Every ten years, the voting lines in California are redrawn to evenly divide the voting districts based on the latest census data. How the lines are drawn can determine who will run for office and who will win, and whether communities are kept together or split unfairly.

In the past, the State Legislature has drawn the district maps for the State Senate, Assembly, and Board of Equalization. Because of Proposition 11, a 14-person citizens commission will be in charge of redistricting in 2011. The application process for the commission began December 15, 2009, and will be open until February 12, 2010.

As of January 5, 2010, only 192 of the 4,724 applicants (4.1 percent) were Asian American and Pacific Islander (AAPI). People of color as a group make up less than 18 percent of the applicants. AAPIs represent nearly 15 percent of the state’s total population, and communities of color make up over half of the state’s total population.

Unless additional people of color including AAPIs apply, there is significant risk that the commission will not reflect California’s diversity.

Up-to-date statistics can be found at https://application.wedrawthelines.ca.gov/statistics.

The commission will hold public hearings throughout California, evaluate relevant materials, and eventually draw the new district maps. The commission may hire staff and consultants in order to support its work.

The maps the commission draws will determine whether Asian American and Pacific Islander communities are kept together or split by district boundaries. “It is critical that the commission reflects the diversity of California, including Asian Pacific Islander representation,” said Mina Titi Liu, Executive Director, Asian Law Caucus.

Commissioners will serve until 2020; however, the vast majority of the commission’s work will occur from January to September 2011 since the district maps must be completed by September 15, 2011. From January 2011 until the adoption of the maps, the commissioners may spend 10-40 hours a week or more on their responsibilities. The commissioners are paid $300 per day plus expenses when doing commission business.

To apply for the commission, applicants must fill out an online form. The form can be found at http://www.wedrawthelines.ca.gov and is due by February 12, 2010.

The Asian Law Alliance (ALA), Asian Law Caucus (ALC), and East Bay Asian Voter Education Consortium (EBAVEC) will conduct application workshops in the Bay Area during January and the first part of February to provide interested individuals with information about the commission and assistance with the application process. ALA, ALC and EBAVEC held workshops in early January in San Francisco, Oakland and San Jose.

After the application period is over, the 14 commissioners will be selected in a multi-step process that is supervised by the California State Auditor. A panel of three government auditors will review the applications and select 120 applicants for interviews. The panel will then choose a final list of 60 applicants from which eight commissioners are randomly chosen. These eight commissioners will then pick the remaining six commissioners.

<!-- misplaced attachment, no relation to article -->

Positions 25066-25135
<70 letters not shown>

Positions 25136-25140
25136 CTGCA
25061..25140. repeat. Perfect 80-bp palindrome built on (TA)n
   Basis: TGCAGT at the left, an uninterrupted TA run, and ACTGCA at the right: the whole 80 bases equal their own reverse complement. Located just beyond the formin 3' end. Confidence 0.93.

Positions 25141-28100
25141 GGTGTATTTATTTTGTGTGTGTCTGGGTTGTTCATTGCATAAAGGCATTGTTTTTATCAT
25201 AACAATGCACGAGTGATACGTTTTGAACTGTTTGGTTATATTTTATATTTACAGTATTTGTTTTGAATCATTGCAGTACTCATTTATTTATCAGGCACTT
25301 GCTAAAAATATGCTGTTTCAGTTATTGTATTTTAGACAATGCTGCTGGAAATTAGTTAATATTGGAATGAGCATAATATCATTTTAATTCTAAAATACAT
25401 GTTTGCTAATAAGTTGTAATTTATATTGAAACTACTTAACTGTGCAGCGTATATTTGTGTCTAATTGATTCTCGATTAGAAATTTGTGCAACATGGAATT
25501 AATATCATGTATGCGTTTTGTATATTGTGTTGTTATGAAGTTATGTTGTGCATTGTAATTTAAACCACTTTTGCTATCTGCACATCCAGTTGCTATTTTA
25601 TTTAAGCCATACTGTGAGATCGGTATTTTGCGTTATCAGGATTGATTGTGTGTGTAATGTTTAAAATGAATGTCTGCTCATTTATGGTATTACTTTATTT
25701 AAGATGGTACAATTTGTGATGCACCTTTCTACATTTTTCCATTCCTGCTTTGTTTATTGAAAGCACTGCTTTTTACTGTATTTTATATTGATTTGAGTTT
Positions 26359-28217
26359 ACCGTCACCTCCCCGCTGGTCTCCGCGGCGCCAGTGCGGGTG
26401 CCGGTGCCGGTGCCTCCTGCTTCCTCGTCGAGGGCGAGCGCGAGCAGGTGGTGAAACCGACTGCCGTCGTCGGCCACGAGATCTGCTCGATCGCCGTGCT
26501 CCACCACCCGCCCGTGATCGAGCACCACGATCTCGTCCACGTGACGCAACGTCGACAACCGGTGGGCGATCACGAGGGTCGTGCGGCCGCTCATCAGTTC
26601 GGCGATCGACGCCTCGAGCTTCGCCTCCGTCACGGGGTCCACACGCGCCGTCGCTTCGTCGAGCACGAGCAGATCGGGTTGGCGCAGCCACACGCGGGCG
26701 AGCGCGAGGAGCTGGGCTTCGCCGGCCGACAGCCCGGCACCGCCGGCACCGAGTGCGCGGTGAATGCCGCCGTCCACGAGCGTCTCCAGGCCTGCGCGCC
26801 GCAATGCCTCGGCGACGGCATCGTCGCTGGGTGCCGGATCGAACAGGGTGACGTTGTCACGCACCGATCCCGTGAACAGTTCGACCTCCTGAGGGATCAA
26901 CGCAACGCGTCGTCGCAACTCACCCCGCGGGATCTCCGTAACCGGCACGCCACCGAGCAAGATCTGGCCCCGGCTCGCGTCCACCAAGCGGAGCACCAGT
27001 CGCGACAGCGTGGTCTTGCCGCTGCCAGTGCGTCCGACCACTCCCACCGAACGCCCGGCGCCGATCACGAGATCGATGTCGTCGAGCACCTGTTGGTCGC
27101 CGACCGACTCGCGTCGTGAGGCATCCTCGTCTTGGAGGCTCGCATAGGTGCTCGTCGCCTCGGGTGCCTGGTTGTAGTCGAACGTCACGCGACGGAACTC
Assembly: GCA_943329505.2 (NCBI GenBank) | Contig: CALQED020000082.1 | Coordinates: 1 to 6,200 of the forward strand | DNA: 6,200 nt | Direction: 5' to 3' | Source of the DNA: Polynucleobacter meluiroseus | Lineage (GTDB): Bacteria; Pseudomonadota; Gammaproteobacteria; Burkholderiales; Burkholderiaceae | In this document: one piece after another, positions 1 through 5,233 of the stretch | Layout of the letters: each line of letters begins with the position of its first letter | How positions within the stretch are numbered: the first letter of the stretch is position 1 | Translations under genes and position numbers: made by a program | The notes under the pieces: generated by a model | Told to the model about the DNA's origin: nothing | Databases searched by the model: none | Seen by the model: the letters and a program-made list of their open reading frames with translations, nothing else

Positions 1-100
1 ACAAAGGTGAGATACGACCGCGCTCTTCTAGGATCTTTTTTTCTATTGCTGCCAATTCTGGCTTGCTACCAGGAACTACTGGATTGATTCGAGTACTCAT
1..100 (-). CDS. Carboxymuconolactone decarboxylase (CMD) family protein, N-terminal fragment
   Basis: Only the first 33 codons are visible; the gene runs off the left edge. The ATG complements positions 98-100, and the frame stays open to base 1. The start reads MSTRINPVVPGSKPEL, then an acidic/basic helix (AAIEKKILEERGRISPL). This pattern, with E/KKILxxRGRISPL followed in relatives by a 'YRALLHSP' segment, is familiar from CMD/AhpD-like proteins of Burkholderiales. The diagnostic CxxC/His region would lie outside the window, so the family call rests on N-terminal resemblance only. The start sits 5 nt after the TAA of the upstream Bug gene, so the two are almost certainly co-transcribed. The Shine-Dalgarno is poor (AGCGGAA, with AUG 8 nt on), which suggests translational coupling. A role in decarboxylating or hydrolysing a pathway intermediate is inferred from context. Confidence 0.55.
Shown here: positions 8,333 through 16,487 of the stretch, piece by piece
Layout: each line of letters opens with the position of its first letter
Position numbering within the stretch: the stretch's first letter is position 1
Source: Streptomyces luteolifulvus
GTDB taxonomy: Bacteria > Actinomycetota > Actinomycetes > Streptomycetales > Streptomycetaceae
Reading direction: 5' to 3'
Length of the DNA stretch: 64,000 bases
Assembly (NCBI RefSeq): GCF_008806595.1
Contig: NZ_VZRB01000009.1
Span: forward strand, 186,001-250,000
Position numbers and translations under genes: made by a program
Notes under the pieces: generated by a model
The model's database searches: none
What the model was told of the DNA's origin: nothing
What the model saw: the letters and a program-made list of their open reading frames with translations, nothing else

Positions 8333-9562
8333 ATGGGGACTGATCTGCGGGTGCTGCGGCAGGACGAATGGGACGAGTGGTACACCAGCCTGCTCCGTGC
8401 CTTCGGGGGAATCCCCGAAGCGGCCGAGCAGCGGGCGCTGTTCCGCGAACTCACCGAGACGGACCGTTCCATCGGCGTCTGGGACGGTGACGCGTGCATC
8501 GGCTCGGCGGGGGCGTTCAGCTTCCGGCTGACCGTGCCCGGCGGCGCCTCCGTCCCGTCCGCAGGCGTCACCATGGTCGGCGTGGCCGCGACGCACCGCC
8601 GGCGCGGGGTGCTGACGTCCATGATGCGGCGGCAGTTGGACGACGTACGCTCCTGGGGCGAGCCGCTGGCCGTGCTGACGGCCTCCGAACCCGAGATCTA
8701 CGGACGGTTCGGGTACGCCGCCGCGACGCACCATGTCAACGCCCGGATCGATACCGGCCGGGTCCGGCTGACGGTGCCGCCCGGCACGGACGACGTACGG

The commission members will be appointed by December 31, 2010. The commission will be made of five registered Democrats, five registered Republicans, and four individuals who are either decline-to-state or registered with a third party.

To serve on the commission, an individual must be a registered voter in California for at least the last five years with the same party (or non-party) affiliation; have voted in at least two of the last three statewide general elections; and have relevant analytical skills, be impartial, and appreciate California’s diversity.

An applicant will be disqualified if, within the past ten years, he/she or a member of his/her immediate family has been in or a candidate for federal or state office; been appointed as a member of a political party central committee; served as a paid congressional, legislative, or Board of Equalization staff; been a registered lobbyist; or contributed $2,000 or more to any congressional, state, or local candidate in a year.

Additionally, individuals who are appointed to the commission face restrictions on future political activities. Until the end of 2020, they may not run for federal, state, county or city office. Until the end of 2015, they may not be appointed to federal, state or local office; serve as paid staff for the state legislature or any individual legislator; or register as a federal, state or local lobbyist within California.

For more information about the commission or the workshops, call the Asian Law Caucus at (415) 896-1701 ext. 121, Asian Law Alliance at (408) 287-9710, East Bay Asian Voter Education Consortium (925) 933-6778 or visit http://www.tinyurl.com/capafr2011.

Also, the California State Auditor has information translated in Chinese, Japanese, Korean, Spanish, Tagalog and Vietnamese posted on its website at http://www.wedrawthelines.ca.gov/toolkit.html.